Yield strength is defined as the stress at which a material changes from elastic deformation to plastic deformation. Once the this point, known as the yield point is exceeded, the materials will no longer return to its original dimensions after the removal of the stress.

Stress is defined as the force per unit area. Thus, the formula for calculating stress is:

 

Where s denotes stress, F is load and A is the cross sectional area. The most commonly used units for stress are the SI units, or Pascals (or N/m2), although other units like psi (pounds per square inch) are sometimes used.

 

Forces may be applied in different directions such as:

 

                  Tensile or stretching

 

                  Compressive or squashing/crushing

 

                  Shear or tearing/cutting

 

                  Torsion or twisting

 

This gives rise to numerous corresponding types of stresses and hence measure/quoted strengths. While data sheets often quote values for strength (e.g compressive strength), these values are purely uni axial, and it should be noted that in real life several different stresses may be acting

 

Deformation of simple bars under axial load Deformation of bodies

 

Concept of strain : if a bar is subjected to a direct load, and hence a stress the bar will change in length. If the bar has an original length L and changes by an amount dL, the strain produce is defined as follows:

 

Strain is thus, a measure of the deformation of the material and is a non dimensional Quantity i.e. it has no units. It is simply a ratio of two quantities with the same unit.

 

Shear strain: As we know that the shear stresses acts along the surface. The action of the stresses is to produce or being about the deformation in the body consider the distortion produced b shear sheer stress on an element or rectangular block This shear strain or slide is f and can be defined as the change in right angle. or The angle of deformation g is then termed as the shear strain. Shear strain is measured in radians & hence is non –dimensional

 

i.e. it has no unit .So we have two types of strain i.e. normal stress & shear stresses.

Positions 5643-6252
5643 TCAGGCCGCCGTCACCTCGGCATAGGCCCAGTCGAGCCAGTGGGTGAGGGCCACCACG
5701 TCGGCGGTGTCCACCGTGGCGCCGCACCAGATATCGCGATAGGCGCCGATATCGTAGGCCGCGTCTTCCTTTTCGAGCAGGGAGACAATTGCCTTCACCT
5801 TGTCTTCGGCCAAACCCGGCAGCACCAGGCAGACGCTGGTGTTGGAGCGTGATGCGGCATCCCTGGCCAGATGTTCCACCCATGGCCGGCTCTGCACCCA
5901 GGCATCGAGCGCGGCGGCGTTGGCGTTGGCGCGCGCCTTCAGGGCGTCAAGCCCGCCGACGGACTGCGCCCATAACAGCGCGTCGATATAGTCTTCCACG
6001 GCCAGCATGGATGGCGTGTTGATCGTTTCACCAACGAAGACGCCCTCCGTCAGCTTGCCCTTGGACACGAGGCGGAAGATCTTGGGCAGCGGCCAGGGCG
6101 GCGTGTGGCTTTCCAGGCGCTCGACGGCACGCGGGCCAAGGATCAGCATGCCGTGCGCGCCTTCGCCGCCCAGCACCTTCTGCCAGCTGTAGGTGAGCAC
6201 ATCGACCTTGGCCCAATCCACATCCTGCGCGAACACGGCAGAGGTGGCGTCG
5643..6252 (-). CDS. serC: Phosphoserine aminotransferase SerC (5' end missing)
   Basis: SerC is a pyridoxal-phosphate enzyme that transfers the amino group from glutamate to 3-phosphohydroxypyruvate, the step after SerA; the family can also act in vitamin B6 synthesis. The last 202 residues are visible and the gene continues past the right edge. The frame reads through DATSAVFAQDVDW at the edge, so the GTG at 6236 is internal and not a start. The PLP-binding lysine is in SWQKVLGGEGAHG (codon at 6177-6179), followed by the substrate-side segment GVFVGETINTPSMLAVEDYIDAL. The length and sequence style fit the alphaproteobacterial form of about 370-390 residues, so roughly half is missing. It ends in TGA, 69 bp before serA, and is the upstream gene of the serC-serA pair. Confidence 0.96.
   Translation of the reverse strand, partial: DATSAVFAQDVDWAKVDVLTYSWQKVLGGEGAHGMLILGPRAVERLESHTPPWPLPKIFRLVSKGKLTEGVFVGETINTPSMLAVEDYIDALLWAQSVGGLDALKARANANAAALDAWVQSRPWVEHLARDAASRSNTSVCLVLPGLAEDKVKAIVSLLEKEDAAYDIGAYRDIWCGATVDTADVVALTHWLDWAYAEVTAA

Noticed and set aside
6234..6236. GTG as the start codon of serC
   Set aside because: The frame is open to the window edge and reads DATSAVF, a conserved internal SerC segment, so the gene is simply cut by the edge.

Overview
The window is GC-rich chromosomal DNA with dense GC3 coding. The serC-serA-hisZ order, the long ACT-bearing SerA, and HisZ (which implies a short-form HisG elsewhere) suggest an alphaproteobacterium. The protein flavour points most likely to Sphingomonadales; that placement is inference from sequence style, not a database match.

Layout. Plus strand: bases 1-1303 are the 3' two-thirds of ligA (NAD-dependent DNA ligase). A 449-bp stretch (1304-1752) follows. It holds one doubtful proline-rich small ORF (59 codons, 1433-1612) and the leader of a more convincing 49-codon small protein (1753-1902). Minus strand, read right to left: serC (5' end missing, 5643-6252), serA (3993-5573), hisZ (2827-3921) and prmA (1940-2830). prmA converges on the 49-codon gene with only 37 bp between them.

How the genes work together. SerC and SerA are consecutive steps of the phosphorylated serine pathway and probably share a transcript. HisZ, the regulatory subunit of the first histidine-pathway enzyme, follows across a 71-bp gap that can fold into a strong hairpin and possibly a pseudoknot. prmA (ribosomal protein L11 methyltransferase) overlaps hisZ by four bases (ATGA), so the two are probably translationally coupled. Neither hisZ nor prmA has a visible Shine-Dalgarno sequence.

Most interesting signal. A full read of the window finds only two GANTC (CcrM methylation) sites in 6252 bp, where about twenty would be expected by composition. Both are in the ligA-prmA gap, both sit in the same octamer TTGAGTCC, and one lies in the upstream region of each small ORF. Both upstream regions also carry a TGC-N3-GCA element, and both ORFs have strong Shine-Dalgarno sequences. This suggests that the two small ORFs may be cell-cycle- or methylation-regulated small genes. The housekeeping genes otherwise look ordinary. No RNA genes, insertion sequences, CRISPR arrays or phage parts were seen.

Hook's Law :

 

A material is said to be elastic if it returns to its original, unloaded dimensions when load is removed.

 

Hook's law therefore states that Stress ( s ) a strain( Î )

 

Modulus of elasticity : Within the elastic limits of materials i.e. within the limits in which Hook's law applies, it has been shown that

 

Stress / strain = constant

 

This constant is given by the symbol E and is termed as the modulus of elasticity or Young's modulus of elasticity Thus ,The value of Young's modulus E is generally assumed to be the same in tension or compression and for most engineering material has high, numerical value of the order of 200 GPa

 

Poisson's ratio: If a bar is subjected to a longitudinal stress there will be a strain in this direction equal to s / E . There will also be a strain in all directions at right angles to s . The final shape being shown by the dotted lines.

 

It has been observed that for an elastic materials, the lateral strain is proportional to the longitudinal strain. The ratio of the lateral strain to longitudinal strain is known as the poison's ratio .

 

Poison's ratio ( m ) = - lateral strain / longitudinal strain

 

For most engineering materials the value of m his between 0.25 and 0.33.

 

 

 

 

Deformation of compound bars under axial load

 

For a prismatic bar loaded in tension by an axial force P, the elongation of the bar can be determined as Suppose the bar is loaded at one or more intermediate positions, then equation

 

(1) can be readily adapted to handle this situation, i.e. we can determine the axial force in each part of the bar i.e. parts AB, BC, CD, and calculate the elongation or shortening of each part separately, finally, these changes in lengths can be added algebraically to obtain the total charge in length of the entire bar.

 

When either the axial force or the cross –sectional area varies continuosly along the axis of the bar, then equation (1) is no longer suitable. Instead, the elongation can be found by considering a deferential element of a bar and then the equation (1) becomes i.e. the axial force Pxand area of the cross –section Ax must be expressed as functions of x. If the expressions for Pxand Ax are not too complicated, the integral can be evaluated analytically,

 

 

otherwise Numerical methods or techniques can be used to evaluate these integrals.